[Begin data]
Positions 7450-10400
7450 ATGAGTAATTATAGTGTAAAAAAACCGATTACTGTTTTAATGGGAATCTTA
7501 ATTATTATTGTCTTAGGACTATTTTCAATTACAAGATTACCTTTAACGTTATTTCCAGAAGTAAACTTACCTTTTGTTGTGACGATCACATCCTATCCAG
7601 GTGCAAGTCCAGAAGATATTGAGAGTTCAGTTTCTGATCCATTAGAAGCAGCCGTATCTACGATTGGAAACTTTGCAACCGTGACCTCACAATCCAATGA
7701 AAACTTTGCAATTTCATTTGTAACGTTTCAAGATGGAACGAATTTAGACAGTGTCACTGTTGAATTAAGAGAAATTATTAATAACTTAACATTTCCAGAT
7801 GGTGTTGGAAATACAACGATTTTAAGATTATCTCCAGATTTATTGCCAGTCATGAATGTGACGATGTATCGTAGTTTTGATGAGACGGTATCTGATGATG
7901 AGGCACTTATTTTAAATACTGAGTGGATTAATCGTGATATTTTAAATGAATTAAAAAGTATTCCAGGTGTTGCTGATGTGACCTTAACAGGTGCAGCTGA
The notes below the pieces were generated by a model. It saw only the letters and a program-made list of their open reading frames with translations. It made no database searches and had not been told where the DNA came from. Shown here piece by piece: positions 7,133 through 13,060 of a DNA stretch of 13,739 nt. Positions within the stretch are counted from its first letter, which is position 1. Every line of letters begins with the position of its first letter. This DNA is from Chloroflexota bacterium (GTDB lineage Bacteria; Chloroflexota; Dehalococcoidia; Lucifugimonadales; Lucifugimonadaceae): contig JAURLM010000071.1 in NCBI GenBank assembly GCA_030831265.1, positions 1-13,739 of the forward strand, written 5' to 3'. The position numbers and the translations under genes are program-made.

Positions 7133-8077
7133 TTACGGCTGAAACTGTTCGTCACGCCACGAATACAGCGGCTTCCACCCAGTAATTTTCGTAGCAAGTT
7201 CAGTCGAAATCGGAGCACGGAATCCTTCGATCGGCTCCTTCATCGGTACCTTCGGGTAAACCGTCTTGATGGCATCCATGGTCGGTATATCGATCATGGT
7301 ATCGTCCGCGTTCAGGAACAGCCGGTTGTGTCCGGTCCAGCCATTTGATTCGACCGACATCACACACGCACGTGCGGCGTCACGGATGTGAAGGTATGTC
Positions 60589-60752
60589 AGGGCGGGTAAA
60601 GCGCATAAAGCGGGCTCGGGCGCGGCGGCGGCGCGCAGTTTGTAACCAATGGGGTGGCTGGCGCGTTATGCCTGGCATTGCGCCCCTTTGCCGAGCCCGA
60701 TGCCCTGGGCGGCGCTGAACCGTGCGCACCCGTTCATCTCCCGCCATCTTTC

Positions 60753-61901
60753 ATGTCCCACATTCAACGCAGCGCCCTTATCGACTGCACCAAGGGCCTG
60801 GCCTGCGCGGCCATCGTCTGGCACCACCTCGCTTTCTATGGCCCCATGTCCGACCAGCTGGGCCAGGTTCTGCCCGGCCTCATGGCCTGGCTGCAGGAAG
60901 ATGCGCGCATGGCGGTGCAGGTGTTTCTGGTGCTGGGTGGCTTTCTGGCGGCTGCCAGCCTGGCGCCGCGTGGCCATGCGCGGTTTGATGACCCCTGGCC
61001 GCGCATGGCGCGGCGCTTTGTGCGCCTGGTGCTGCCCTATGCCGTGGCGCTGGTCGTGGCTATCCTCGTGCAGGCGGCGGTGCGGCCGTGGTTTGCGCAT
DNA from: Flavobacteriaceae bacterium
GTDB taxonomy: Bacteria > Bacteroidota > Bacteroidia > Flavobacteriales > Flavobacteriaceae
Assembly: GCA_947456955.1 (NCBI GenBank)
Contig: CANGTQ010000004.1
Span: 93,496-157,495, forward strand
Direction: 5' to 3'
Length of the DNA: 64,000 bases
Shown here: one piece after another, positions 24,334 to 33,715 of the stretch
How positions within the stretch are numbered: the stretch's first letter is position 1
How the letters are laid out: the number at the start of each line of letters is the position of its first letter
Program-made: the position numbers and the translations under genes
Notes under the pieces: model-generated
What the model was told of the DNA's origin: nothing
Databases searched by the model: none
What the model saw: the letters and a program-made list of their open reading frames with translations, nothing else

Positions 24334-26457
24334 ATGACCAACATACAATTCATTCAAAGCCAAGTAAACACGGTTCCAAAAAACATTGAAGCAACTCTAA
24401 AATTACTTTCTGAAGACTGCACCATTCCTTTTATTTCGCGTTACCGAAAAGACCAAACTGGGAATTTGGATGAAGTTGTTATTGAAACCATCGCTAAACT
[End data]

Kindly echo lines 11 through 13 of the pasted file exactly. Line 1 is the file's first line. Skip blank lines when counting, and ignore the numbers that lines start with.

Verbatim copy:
7201 CAGTCGAAATCGGAGCACGGAATCCTTCGATCGGCTCCTTCATCGGTACCTTCGGGTAAACCGTCTTGATGGCATCCATGGTCGGTATATCGATCATGGT
7301 ATCGTCCGCGTTCAGGAACAGCCGGTTGTGTCCGGTCCAGCCATTTGATTCGACCGACATCACACACGCACGTGCGGCGTCACGGATGTGAAGGTATGTC
Positions 60589-60752